Export demand soars for Indian wheat, corn, spices following Ukraine war - Economic TimesSource: The Times of India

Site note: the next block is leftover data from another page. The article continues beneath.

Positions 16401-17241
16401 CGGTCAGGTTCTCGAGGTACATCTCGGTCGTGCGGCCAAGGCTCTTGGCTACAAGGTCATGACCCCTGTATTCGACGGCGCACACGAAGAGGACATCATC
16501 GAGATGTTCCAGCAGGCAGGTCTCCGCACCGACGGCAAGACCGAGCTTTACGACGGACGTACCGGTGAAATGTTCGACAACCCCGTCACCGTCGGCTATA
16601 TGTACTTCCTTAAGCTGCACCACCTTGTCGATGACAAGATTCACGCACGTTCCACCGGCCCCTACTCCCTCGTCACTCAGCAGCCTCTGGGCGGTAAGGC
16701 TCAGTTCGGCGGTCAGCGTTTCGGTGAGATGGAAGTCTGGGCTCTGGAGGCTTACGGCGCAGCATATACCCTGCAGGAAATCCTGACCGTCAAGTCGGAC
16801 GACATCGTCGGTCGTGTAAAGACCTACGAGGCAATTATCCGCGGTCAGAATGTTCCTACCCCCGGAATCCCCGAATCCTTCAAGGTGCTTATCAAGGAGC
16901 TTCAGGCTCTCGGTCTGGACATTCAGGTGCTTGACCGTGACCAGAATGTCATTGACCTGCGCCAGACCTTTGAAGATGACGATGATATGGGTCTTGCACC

Export demand for Indian wheat, corn and spices has shot up after Russia launched a military operation against Ukraine, forcing the international trade of agricultural commodities to shift sourcing to India since supplies from the two nations have come to a grinding halt. "The prices of wheat at the Kandla port have increased from 2,200 per quintal to 2,350-2,400 per quintal in the last four days. With the FCI (Food Corporation of India) declaring that its upcoming tender this week will be the last one in March, we think that the prices of wheat and wheat products may increase further in the next fortnight," said Sanjay Puri, former president of the Roller Flour Millers Association of India. "The next crop will be harvested only after Baisakhi (April 13)." Most of the wheat stock in India is held by the government agency FCI, which is not exporting the commodity. Wheat traders want the FCI to release more wheat into the market, which will help keep domestic prices under control, reduce excess stocks and also meet the export demand. However, the processing industry is worried. "We will be requesting the government to immediately stop export of wheat from the country as the local prices have jumped from 21 per kg before the outbreak of the war to 24 per kg today (Tuesday). The export demand is so huge that if we do not stop exports, then the prices can increase further and may also lead to shortages in future," said Anjani Agarwal, president, Roller Flour Millers Association. Apart from wheat, demand for Indian corn has increased as buyers from India's neighbourhood shifted from Ukraine to India. "Ukraine used to be a big exporter of non-GMO corn. Due to tensions in the Black Sea region and the high freight rates, now the demand for maize from South Asia will shift to India as no other origin can feed this demand," said the head of an international trade consulting body, who did not wish to be identified. "India's corn exports have been increasing for the past two years as supplies from Myanmar dwindled after the military coup in that country." Growing export of Indian corn has led to an increase in prices. Balram Yadav, managing director, Godrej Agrovet, said, "The farm gate price of corn has increased from 19.50-20 per kg to 22 per kg. It may hover there or come down slightly by May." Prices of spices have also increased due to local shortages and strong global demand. "Ukraine is one of the major exporters of coriander seeds. Coriander prices have increased about 30% during the past few months as the crop is smaller," said Ashwin Nayak, founding chairman, Federation of Indian Spice Stakeholders. "Now, we expect increased export demand for Indian coriander as supplies from the Black Sea region will be restricted." Jeera prices have jumped 25-30% in four months due to reduced production and geopolitical factors. India is now the only prominent jeera supplier as supplies from countries such as Afghanistan, Turkey and Syria have been disturbed due to geopolitical reasons. Strong export demand for cotton, yarn, fabric, and readymade garments has made the local spinning mills consume more cotton. Millers said that an unprecedented increase of about 65% in domestic cotton prices from about 135 per kg in February 2021 to 219 per kg in February 2022 is posing a challenge to exporters in meeting their export commitments. To meet the strong export demand, the South Indian Mills Association has asked the government to allow import of 4 million bales of cotton. The poultry industry is gearing up to ensure that prices of soybean, which is used as chicken feed, remain under control.